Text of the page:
[ISN] BC warns its alumni of possible ID theft after computer is hacked

From: InfoSec News (isn@private)
Date: Thu Mar 17 2005 - 23:27:06 PST


By Hiawatha Bray
Globe Staff  
March 17, 2005

Boston College has sent warning letters to 120,000 of its alumni,
after a computer containing their addresses and Social Security
numbers was hacked by an unknown intruder.

College officials say they have no reason to believe the intruder was
looking for personal information to steal; instead, the attacker
planted a program that would enable him to use the computer to launch
attacks on other machines. But the school is taking no chances,
because of the sensitive information stored on the computer.

''As a precaution we have chosen to alert the entire database, which
is upwards of 100,000 individuals," said Boston College spokesman Jack

The breach at the college takes place amid rising concern over
identity theft, and the recent break-ins at information brokers
ChoicePoint and LexisNexis.

The compromised machine at Boston College was not run by the school,
but by an outside contractor that Dunn did not identify. It was one of
a group of computers used in the school's fund-raising activities.  
Boston College students use the machines to look up names and phone
numbers of alumni. They telephone them and ask for donations to the
college. Such phone banks are a common feature at many colleges, Dunn

During a routine security check last week, Boston College computer
security workers found that one of the computers at the phone bank had
been compromised. The computer was immediately taken offline and
tested in an effort to find what the attacker had been trying to do.

The investigation concluded that there was no evidence of identity
theft. The school also concluded that the hack wasn't an inside job.  
''There's no evidence to suggest that this involved anyone from the
Boston College community, but instead was an external hacker," Dunn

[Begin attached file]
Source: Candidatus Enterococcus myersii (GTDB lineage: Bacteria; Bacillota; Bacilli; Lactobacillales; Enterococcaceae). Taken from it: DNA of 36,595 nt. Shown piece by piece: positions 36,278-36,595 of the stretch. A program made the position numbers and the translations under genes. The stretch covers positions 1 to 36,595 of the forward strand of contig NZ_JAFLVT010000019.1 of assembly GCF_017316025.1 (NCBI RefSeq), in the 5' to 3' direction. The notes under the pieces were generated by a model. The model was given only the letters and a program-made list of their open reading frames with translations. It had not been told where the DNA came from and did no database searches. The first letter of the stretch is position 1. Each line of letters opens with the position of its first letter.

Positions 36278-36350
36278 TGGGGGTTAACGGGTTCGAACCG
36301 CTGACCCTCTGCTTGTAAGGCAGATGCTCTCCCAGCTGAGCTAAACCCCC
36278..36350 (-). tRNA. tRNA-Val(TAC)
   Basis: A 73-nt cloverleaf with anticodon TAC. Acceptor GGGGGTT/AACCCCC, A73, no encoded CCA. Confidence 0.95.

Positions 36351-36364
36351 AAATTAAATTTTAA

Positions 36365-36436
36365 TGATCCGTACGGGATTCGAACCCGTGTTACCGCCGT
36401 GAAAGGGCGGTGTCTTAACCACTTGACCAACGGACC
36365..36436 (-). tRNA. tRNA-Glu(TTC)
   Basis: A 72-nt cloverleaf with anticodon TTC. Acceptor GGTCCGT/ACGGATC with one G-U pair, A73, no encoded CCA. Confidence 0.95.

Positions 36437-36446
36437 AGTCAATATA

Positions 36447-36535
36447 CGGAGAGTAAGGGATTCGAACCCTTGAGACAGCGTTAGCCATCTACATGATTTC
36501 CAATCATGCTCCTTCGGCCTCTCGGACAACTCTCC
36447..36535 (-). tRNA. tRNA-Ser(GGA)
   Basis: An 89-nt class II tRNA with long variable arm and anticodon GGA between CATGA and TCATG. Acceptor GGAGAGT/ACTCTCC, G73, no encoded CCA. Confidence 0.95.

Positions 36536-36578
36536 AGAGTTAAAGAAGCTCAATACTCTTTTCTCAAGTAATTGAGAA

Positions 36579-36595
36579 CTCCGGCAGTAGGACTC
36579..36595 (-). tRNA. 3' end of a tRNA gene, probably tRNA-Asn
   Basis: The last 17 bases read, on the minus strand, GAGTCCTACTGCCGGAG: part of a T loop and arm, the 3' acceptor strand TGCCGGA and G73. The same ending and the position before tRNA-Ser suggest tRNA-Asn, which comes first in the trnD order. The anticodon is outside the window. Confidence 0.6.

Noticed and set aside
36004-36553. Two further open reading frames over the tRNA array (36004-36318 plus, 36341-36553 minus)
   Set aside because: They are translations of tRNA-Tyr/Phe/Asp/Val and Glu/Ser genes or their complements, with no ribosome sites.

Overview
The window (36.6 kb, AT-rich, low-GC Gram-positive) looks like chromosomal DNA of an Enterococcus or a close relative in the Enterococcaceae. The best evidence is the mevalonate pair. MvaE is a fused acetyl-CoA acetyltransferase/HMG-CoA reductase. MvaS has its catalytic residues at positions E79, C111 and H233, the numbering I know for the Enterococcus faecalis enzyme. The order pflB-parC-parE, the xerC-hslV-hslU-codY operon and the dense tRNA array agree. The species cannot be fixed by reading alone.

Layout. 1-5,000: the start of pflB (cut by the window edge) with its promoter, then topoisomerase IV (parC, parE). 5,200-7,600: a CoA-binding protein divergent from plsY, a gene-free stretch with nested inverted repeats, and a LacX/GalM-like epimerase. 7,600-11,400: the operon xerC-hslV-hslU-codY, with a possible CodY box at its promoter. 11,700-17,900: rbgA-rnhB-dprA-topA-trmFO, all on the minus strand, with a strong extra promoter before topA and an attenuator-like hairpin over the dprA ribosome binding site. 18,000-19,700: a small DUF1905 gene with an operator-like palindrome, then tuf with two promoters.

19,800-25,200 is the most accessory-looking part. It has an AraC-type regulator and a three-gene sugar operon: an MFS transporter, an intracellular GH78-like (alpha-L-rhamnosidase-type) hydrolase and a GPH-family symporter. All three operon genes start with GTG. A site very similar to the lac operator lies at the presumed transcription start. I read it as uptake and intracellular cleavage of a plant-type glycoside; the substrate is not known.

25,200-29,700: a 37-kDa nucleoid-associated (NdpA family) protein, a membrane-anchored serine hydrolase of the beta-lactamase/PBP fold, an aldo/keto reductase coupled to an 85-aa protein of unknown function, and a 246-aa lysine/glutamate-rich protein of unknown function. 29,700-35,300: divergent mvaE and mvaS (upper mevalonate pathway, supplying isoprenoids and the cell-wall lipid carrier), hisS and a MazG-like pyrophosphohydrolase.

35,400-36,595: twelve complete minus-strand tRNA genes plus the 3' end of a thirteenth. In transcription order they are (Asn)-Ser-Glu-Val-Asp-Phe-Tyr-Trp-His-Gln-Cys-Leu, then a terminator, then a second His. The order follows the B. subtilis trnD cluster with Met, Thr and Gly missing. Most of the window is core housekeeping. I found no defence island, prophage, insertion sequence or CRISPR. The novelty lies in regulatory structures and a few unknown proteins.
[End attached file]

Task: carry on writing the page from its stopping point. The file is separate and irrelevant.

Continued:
But investigators couldn't be absolutely sure that the intruder hadn't
also collected some personal information on alumni, such as their
Social Security numbers. Dunn said that including Social Security data
in the alumni files was a matter of custom. ''Every university in the
United States, for decades, used Social Security numbers as
identifiers from alums," he said. ''As a result of the breach, we have
taken immediate actions to purge all Social Security numbers for this
particular computer, and from all alumni records."

The letter to alumni urges them to take precautions to protect their
identities and financial accounts. They're told to contact their banks
and warn them that their Social Security numbers may have been stolen.  
The letter suggests obtaining copies of credit reports to check for
unusual activity. Alumni are also urged to ask that a ''fraud alert"  
be put on their credit reports.

Such alerts will prevent banks and credit card companies from making
new loans without double-checking with the account holder. A complete
list of suggested remedies is posted on the Boston College website at

Dunn said the precautions made sense for anybody worried about
identity theft. ''As a precaution," he said, ''people should do this
on a yearly basis anyway."

Bellua Cyber Security Asia 2005 -

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